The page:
Uncut's latest special is dedicated to Hendrix

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Have you ever been experienced? Well, we have. For our latest Ultimate Music Guide, we’ve turned our attention to the life and work of Jimi Hendrix. It is, I think, one of the most handsome and useful editions we’ve ever done: you’ll find it on sale in the UK on Thursday, but you can order the Jimi Hendrix Ultimate Music Guide from our online store now.

As usual, we’ve combed the NME and Melody Maker archives for those rare, cherishable Hendrix interviews; interviews in which he betrayed a gentle modesty and open-heartedness and inadvertently provided terrible intimations of his own mortality.

There’s an especially poignant one from a February, 1969 issue of Melody Maker. Bob Dawbarn is paying a house call to Jimi Hendrix at 23 Brooke Street, next door to GF Handel’s old place. On gaining entrance to the sanctuary, the assiduous Dawbarn notes a rubber rat, a stuffed panda and “a teddy bear in the last stages of malnutrition hung from a nail in the wall”. There is a gong near the bed, a vase full of feathers, multitudes of guitars and Hendrix himself, drinking tea and philosophising about how art evolves after the artist dies.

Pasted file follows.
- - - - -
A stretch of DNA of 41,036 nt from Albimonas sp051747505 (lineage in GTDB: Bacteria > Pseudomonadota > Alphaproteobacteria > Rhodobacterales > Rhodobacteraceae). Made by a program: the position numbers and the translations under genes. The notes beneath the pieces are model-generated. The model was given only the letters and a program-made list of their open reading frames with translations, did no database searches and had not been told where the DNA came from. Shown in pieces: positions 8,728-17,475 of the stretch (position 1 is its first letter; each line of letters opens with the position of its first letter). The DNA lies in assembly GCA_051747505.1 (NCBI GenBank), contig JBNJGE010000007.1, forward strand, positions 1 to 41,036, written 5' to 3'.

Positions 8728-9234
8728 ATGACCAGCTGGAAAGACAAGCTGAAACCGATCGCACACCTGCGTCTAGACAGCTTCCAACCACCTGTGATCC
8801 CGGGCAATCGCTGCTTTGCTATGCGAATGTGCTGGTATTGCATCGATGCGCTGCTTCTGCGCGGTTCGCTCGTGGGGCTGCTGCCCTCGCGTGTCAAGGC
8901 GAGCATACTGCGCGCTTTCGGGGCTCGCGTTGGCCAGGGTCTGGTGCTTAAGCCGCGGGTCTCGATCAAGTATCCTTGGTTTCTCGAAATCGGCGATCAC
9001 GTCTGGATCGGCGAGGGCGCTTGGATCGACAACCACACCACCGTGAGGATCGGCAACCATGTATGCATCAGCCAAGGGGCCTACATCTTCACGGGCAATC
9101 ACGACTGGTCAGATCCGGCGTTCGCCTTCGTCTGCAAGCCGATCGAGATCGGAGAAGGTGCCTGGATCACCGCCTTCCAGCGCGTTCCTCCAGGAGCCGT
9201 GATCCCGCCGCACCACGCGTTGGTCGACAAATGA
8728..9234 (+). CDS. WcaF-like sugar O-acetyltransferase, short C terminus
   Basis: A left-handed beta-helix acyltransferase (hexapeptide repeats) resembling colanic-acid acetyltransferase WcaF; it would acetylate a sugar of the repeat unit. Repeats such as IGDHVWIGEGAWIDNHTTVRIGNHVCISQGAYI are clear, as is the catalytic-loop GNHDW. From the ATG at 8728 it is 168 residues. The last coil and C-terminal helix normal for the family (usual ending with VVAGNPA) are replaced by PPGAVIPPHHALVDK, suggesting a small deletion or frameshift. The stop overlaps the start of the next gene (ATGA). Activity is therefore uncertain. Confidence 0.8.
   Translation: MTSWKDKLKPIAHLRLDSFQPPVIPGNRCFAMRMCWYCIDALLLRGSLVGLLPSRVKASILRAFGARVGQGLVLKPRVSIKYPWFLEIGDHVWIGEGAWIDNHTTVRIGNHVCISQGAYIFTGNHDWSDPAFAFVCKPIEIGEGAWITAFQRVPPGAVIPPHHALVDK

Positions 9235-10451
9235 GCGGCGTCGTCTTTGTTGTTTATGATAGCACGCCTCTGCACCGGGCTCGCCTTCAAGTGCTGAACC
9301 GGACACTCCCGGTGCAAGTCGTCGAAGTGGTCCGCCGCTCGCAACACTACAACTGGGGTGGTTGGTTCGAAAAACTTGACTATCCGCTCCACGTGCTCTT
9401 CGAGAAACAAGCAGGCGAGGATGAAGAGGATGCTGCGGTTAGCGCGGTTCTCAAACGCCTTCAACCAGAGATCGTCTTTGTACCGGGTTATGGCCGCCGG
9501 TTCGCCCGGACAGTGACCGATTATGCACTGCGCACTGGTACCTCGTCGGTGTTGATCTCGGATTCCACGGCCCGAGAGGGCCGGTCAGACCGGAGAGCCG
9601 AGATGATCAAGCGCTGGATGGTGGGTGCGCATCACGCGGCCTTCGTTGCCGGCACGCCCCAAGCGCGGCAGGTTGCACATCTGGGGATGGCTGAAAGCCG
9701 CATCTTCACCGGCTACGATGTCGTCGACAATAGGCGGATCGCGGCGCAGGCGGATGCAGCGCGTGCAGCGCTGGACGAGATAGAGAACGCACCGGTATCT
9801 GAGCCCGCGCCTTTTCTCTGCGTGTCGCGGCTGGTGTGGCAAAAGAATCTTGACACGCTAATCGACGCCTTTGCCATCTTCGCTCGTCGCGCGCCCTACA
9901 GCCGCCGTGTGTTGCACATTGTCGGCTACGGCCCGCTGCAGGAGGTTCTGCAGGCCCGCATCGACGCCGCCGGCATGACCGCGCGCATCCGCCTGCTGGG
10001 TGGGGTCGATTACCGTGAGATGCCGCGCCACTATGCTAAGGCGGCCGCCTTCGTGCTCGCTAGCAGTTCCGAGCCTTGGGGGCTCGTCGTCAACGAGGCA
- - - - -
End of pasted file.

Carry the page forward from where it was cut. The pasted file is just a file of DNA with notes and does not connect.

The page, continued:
“It’s funny the way most people love the dead,” he tells the reporter. “Once you are dead you are made for life. You have to die before they think you are worth anything. I tell you, when I die I’m not going to have a funeral, I’m going to have a jam session. And knowing me, I’ll probably get busted at my own funeral.”

In just over 18 months, of course, Hendrix was dead, and rock’s longest and most complicated posthumous campaign rolled into action. For this Ultimate Music Guide, we’ve hopefully proved ourselves equal to the challenges of Hendrix’s labyrinthine catalogue. Over the 124 pages, you’ll find new reviews of the landmark albums made by Hendrix during his lifetime, and forensic guides to the often confusing albums released after his death.

“Nobody cages me,” Hendrix tells NME in 1969. Here, then, is the whole story of a genius and his legacy: from Club Wha? and The Scotch Of St James to Monterey and the Isle Of Wight, via riots in Zurich, go-kart tracks in Majorca, Electric Ladyland and a remote corner of Woodstock.